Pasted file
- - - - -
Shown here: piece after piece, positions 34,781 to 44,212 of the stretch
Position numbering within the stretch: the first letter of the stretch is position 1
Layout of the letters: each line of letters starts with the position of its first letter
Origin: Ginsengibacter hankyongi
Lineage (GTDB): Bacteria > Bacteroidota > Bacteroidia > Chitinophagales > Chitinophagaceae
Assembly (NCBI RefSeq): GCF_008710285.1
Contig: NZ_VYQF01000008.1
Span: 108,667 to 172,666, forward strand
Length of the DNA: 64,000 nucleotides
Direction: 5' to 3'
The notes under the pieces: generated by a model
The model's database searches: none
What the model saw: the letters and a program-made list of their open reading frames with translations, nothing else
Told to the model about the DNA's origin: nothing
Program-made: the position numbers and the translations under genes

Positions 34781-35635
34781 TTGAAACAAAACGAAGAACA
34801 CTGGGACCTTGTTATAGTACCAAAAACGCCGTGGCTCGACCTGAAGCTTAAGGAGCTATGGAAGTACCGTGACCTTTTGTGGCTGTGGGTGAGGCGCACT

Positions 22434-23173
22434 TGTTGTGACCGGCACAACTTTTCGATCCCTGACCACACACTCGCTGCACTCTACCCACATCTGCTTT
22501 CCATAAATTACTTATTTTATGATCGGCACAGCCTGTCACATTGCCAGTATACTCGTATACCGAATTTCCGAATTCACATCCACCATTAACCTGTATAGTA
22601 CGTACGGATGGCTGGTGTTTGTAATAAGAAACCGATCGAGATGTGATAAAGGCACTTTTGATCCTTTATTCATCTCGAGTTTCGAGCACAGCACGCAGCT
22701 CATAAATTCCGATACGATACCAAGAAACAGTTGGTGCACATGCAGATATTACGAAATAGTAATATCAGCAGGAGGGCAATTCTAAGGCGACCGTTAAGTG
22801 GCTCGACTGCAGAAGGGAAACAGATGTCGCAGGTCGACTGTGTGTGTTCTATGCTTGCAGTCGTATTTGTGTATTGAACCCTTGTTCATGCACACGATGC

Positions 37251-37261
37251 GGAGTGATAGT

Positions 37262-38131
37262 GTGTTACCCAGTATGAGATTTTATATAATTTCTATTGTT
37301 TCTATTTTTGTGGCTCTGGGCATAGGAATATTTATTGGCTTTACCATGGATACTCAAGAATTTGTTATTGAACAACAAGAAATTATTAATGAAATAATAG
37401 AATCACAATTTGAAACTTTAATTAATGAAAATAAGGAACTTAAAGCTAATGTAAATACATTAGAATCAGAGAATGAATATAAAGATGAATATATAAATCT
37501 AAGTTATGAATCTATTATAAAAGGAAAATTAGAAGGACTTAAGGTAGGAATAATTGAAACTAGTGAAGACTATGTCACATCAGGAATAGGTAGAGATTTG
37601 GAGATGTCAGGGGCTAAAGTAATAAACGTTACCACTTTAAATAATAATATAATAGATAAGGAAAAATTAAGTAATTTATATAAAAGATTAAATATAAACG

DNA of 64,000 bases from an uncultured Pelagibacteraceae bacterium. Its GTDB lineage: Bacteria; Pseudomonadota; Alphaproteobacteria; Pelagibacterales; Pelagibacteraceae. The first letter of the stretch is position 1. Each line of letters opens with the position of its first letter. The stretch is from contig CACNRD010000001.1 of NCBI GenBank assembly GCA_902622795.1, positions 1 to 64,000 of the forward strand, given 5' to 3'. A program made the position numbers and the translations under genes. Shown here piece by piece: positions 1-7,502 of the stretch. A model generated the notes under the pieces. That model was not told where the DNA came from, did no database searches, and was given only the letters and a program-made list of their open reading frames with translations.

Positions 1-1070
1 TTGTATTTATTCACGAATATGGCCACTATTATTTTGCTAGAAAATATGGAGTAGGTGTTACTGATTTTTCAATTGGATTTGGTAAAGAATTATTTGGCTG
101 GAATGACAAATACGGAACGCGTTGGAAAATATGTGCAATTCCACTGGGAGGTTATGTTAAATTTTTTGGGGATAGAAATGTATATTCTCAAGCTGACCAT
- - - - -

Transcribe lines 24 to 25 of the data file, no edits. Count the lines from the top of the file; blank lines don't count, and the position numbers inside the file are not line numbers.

22801 GCTCGACTGCAGAAGGGAAACAGATGTCGCAGGTCGACTGTGTGTGTTCTATGCTTGCAGTCGTATTTGTGTATTGAACCCTTGTTCATGCACACGATGC

Positions 37251-37261